Stocks have done exceptionally well lately, with 2019 on track to be the best performing market since 2013. But many investors remain wary of the stock market, anxious with late-cycle worries and ever-fearful of a replay of the 2008 crash. This shows up in strong money flows into cash funds, which remain significantly above the year-earlier level despite the market’s impressive gains this year.
Many investors seem to be questioning their long-held beliefs, including the virtues of ‘buy & hold’ investing. On top of this are claims from purveyors of market timing who never tire of reminding us that this investment strategy was no longer relevant to the current uncertain environment.
It is important to remember that long-term investing, particularly a 'buy & hold' approach, remains as relevant today as it has ever been. And notwithstanding naysayers' claims to the contrary, empirical evidence continues to show the long-term superiority of a 'buy & hold' strategy over any other investing approach.
But to adequately benefit from this tested and proven strategy, investors need to guard against three major pitfalls. Here they are:
1) 'Buy & Hold' Doesn't Mean 'Buy & Forget'
Staying engaged with your portfolio is a must. Investing for the long run doesn't mean that you lose sight of developments in your portfolio. The 'buy & forget' mantra is a simplified take on the typically long holding horizons of investment icons such as Warren Buffett.
Buffett may be in the habit of keeping his investments for the long term, but he stays fully tuned into what's happening in each of his holdings. While the Oracle of Omaha is no doubt one of the most successful and famous exponents of the 'buy & hold' investing approach, he is by no means the only one. All of the successful practitioners of this approach stay well informed of what is going on with each of their holdings.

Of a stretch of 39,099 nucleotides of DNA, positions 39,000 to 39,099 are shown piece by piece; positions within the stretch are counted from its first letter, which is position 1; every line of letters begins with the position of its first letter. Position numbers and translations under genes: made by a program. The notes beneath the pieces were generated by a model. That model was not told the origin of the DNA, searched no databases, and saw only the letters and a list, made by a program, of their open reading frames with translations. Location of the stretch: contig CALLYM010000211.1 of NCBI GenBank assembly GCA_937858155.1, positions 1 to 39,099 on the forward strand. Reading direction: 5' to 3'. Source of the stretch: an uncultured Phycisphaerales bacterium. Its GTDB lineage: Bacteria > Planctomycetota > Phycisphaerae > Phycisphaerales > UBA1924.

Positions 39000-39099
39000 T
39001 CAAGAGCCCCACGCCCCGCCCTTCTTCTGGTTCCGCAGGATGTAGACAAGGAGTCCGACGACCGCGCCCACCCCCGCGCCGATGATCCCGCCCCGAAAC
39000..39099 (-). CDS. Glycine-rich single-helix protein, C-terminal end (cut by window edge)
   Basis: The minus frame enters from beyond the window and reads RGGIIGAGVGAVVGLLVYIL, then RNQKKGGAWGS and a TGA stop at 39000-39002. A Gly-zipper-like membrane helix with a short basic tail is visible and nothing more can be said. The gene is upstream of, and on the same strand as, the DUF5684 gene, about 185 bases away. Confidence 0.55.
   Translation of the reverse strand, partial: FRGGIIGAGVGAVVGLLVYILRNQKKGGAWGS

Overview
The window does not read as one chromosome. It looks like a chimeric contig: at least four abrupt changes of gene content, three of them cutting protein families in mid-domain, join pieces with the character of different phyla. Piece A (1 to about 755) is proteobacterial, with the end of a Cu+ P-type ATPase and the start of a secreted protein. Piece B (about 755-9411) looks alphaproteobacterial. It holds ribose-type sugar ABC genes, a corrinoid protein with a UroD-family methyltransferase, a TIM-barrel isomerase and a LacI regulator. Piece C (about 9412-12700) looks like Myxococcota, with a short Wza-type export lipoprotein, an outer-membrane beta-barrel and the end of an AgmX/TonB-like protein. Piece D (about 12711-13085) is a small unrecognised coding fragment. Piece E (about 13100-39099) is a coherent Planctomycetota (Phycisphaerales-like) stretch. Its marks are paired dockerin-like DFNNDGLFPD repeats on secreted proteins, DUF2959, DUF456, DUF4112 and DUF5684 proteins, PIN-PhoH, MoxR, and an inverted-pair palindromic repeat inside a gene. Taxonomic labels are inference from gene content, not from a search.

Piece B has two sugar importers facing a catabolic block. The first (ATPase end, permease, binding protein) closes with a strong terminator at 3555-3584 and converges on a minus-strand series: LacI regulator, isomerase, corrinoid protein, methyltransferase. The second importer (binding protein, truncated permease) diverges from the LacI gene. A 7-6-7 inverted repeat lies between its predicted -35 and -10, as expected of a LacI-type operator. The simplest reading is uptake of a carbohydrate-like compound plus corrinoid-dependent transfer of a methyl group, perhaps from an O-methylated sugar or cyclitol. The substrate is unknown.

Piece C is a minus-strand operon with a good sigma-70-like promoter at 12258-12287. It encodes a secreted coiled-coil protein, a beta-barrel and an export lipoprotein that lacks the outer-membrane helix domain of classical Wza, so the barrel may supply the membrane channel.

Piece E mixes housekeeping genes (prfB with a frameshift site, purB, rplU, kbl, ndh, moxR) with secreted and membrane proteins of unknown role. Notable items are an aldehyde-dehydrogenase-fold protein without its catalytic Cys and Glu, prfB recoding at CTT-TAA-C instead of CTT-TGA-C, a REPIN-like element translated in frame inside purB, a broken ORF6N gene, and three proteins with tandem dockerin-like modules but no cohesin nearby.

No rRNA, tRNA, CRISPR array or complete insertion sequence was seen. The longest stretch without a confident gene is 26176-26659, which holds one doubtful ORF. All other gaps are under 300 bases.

2) Don't Fall for the 'Buy What You Know' Mantra
Guard against the simplistic beauty of the 'buy what you know' mantra; another one of those skin-deep lessons learned from Warren Buffett's investment style.
Adherents of this 'philosophy' load up on stocks from a bunch of companies whose products they use. And then they keep those stocks forever, a la Buffett who has famously hung onto his investment holdings for years.
Being familiar with a company's product(s) is a useful, but not necessary, starting point to 'knowing' the stock as an investment opportunity. The decision to buy the company's stock should follow a thorough, due diligence process that gives you a solid appreciation of the company's prospects, competitive position and the proper value of its stock.
In fact, studies show that people have a crippling blind spot when it comes to stocks that they think they know. Too often they will overlook the negatives of the firm because they have fallen in love with the stock. Love is nice in your personal life, but there is no place for passion and emotions while evaluating stocks.
3) Stick with a Plan
Avoid haphazardly or randomly filling your portfolio with stocks you like. Always build your portfolio around an investment outlook and stay ready to make adjustments should that outlook change.
I am not suggesting that you need to have an elaborate and explicit outlook for GDP growth in the next quarter or year, but you absolutely need to have a base-case sense for the economy and the market.
If you expect a major economic downturn in the coming 12 - 18 months, your choice of investments would be very different from someone looking forward to a goldilocks-type scenario.
And you must stay nimble and flexible enough to adjust your positions should your outlook change.
Putting It All Together
Please keep each of these pitfalls in mind while putting together your stock portfolio to increase your odds of success. Note that we here at Zacks have been successfully managing an annual 'buy & hold' portfolio for many years. We call it Zacks Top 10 Stocks, a portfolio featuring 10 stocks that I personally select and then actively monitor on your behalf.
We construct this portfolio by first taking a look at the economic and earnings outlook. Then we narrow in on the industries that we believe will outperform and stay away from the others. From there, we use our proprietary stock-rating system to help select the best stocks in those favorable groups. In 2019, we had gains as high as +97.7% and matched the market’s impressive performance through the end of November. The portfolio returned +13.95% in 2018 when the market as a whole was down.
The New Year brings a host of challenges and opportunities for the investing public. But rest assured that the stocks we have picked for 2020 fully take into account what lies ahead.
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